Tuesday, July 28, 2015

University City Science Center counts its hatchlings

The West Philadelphia business incubator says 45 percent of the 351 companies that started there are still in business.

University City Science Center counts its hatchlings


On one level, the University City Science Center in West Philadelphia would appear to be simply a real estate play.

Its string of office buildings stretches along Market Street between 34th and 38th Streets. But as an urban research park, owned by 32 colleges, universities, and research institutions, the science center has sought a higher calling than merely collecting rent.

Started in 1963, the science center began providing “business incubator” services before the concept was even called that. Incubators provide below-market-rate space and shared services to start-up firms that are cash-poor.

So running an incubator really won’t make an organization rich, but it can build a legacy as it has for the University City Science Center.

“It’s ironic that the business of business incubation has as many hurdles as start-up firms,” said president and chief executive officer Stephen S. Tang.

Most start-ups fail in their first two years. So how has the science center done?

Pretty well, a new survey finds. Of the 351 companies that were incubated there since 1968, 155 are still in business; 196 are gone.

That’s a 45 percent survival rate. The Economy League of Greater Philadelphia, which prepared the report, said that compares favorably with the 44 percent survival rate calculated by the Bureau of Labor Statistics for all types of businesses between 1998 and 2002.

Ninety-three of the graduating companies are still in the region, while 37 companies are current tenants in West Philadelphia. Those high-tech firms directly employ 15,686 people. Researchers calculated the average wages paid at more than $89,000, compared with the region’s average of $54,925.

While I would’ve picked Malvern or King of Prussia as the most popular destination for post-incubator graduates, the numbers show that 42 kept their 4,980 employees in Philadelphia. Montgomery County attracted 24 firms and 6,935 workers. Chester County gained eight firms and 2,965 jobs.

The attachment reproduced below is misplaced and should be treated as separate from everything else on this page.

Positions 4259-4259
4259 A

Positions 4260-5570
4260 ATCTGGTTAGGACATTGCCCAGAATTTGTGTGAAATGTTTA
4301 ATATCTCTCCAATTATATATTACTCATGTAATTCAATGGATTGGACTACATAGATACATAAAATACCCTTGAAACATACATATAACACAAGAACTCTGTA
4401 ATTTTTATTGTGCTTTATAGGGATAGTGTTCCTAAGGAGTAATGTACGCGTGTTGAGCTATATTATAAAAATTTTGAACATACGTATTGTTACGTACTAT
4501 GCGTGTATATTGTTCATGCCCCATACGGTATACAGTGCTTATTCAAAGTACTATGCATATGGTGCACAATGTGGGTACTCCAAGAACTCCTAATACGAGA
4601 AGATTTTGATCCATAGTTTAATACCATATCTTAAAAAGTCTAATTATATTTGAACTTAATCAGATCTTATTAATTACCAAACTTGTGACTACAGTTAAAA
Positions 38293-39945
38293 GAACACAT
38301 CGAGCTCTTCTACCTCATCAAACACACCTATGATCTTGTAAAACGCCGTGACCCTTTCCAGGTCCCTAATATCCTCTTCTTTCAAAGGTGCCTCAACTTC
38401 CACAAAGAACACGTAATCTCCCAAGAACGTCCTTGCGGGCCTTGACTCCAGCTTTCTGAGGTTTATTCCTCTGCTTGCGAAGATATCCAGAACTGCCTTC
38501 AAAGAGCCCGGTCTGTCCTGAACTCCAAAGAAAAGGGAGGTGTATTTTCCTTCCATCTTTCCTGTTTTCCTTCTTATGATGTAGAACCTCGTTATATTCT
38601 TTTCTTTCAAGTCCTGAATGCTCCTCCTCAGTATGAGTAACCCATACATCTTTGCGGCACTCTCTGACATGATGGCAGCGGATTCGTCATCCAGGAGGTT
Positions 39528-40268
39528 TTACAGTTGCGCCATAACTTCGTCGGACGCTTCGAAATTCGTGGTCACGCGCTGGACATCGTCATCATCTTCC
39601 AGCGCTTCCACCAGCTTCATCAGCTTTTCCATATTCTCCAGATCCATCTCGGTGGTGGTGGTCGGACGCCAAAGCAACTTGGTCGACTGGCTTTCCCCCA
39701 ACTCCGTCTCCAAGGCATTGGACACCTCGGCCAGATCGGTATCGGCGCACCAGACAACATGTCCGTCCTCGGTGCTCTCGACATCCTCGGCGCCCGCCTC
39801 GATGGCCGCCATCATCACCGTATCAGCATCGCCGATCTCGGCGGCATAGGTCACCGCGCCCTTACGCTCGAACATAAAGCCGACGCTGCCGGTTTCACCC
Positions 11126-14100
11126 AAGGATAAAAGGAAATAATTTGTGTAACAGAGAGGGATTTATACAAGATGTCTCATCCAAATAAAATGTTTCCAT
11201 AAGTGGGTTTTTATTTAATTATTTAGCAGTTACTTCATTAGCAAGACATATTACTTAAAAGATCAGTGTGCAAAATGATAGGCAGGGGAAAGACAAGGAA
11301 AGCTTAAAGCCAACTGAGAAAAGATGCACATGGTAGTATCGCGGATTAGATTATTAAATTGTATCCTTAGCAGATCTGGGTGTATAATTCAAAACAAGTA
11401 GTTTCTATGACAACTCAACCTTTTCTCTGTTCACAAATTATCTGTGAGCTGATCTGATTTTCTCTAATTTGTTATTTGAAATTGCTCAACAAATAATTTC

We’ll always wish the impact was even greater. But when you realize that the biggest for-profit employer locally - Lockheed Martin Corp. - has 13,300 employees in the region, what the science center has been able to nurture from its four-block area of the city is impressive.

Inquirer Columnist
We encourage respectful comments but reserve the right to delete anything that doesn't contribute to an engaging dialogue.
Help us moderate this thread by flagging comments that violate our guidelines.

Comment policy:

Philly.com comments are intended to be civil, friendly conversations. Please treat other participants with respect and in a way that you would want to be treated. You are responsible for what you say. And please, stay on topic. If you see an objectionable post, please report it to us using the "Report Abuse" option.

Please note that comments are monitored by Philly.com staff. We reserve the right at all times to remove any information or materials that are unlawful, threatening, abusive, libelous, defamatory, obscene, vulgar, pornographic, profane, indecent or otherwise objectionable. Personal attacks, especially on other participants, are not permitted. We reserve the right to permanently block any user who violates these terms and conditions.

Additionally comments that are long, have multiple paragraph breaks, include code, or include hyperlinks may not be posted.

Read 0 comments
comments powered by Disqus
About this blog
Mike Armstrong blogs about Philadelphia corporations and business-related topics. Contact him at 215-854-2980. Reach Mike at marmstrong@phillynews.com.

Mike Armstrong Inquirer Columnist
Also on Philly.com:
letter icon Newsletter